Have a great Easter and Live with Strength!

Jason

Bootcamps for Kenya - This Saturday

March 28th, 2012

We train like Adele, not Katy Perry

February 21st, 2012

The Grammy’s are about a week old and I have used this analogy with a couple of bootcamps, so it is time to share it here.

Adele was the big winner this year with six awards including the “Big 3″ of record, song, and album of the year.  Her performance was even more impressive.  She took the stage in a simple black dress and belted to the rafters.  There were no special effects or lighting tricks, and she barely moved.  But she received an amazing ovation and left everyone in awe of her voice and stage presence.  Her performance felt real and honest.

In contrast, there were a few performances that felt very gimmicky and unauthentic.  Katy Perry came out in what resembled a Power Rangers outfit with blue hair.  A verse into her song, the lights went out and she disappeared.  In the next moment, she reappeared up on a landing above the stage with lights, lasers, dancers…get the point?  It was a busy, frantic performance and felt very “processed”, like she was trying to be a side-show for Cirque de Soleil.

Both of these performances instantly make me think of the focus of this blog - Christian Strength Training.

I hope our training represents Adele…genuine, real, honest, and effective.  I don’t apologize for having most of our bootcamp exercises consist of push-ups, squats, lunges, deadlifts, pull-ups, dips, kettlebell swings, and a handful of other basic movements.  You can spend a lifetime mastering these basic movements and continually seeing results without having to introduce gimmicks and tricks with little return.  There are many variations on the basics that can keep them fresh forever.  Check out my list of 366 Exercise Ideas that we introduced around the new year.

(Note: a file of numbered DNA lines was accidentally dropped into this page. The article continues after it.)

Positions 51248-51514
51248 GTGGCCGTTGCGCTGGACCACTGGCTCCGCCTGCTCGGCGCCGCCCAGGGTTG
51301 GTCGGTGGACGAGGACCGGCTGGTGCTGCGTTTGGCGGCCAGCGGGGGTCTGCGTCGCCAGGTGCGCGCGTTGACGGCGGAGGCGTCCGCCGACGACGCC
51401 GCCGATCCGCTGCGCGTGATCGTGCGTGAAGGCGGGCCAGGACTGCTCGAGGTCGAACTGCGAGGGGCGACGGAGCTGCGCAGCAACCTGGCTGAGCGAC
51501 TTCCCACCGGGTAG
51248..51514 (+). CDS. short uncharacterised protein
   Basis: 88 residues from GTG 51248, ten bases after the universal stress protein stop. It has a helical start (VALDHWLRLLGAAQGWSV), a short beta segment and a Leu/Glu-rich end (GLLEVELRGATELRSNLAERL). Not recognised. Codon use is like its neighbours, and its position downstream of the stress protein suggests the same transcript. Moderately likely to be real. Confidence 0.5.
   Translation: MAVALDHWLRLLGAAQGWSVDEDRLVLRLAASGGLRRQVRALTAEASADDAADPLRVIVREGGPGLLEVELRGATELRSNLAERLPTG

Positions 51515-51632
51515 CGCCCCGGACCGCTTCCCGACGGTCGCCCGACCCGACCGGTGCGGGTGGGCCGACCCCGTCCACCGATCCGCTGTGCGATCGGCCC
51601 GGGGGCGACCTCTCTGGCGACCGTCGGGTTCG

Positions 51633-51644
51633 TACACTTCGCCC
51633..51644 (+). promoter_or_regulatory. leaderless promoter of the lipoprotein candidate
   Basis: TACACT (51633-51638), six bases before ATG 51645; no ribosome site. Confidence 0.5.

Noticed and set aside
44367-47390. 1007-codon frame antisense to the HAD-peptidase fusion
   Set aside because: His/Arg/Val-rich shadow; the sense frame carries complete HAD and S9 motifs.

The Christian angle to the Grammy’s is hard to describe but I will just say it.  There is something very real about Jesus.  I believe he really lived.  You might be thinking, “Ok…I do too…what’s your point?”  I think we can talk about him so much that it becomes this mythological incarnation we create when we think of him.  I believe he really lived, breathed, and came across as the most genuine and complete human ever.  The fact that makes him the most real is that he died.  All of the miracles are hard to wrap your brain around, but the fact that he had to endure the ultimate, most real part of life that we will all face, somehow makes him more credible and wonderful.  Vulnerable, sensitive, compassionate, and other real complex traits are hard to associate sometimes with our Savior, but we should be reminded of them.  The realness can draw us closer when we face real times of stress and sacrifice.  I pray that today (and everyday) I can exhibit the realness of Christ and the genuine character of strength for my clients, family, and friends.

Live with Strength!
Jason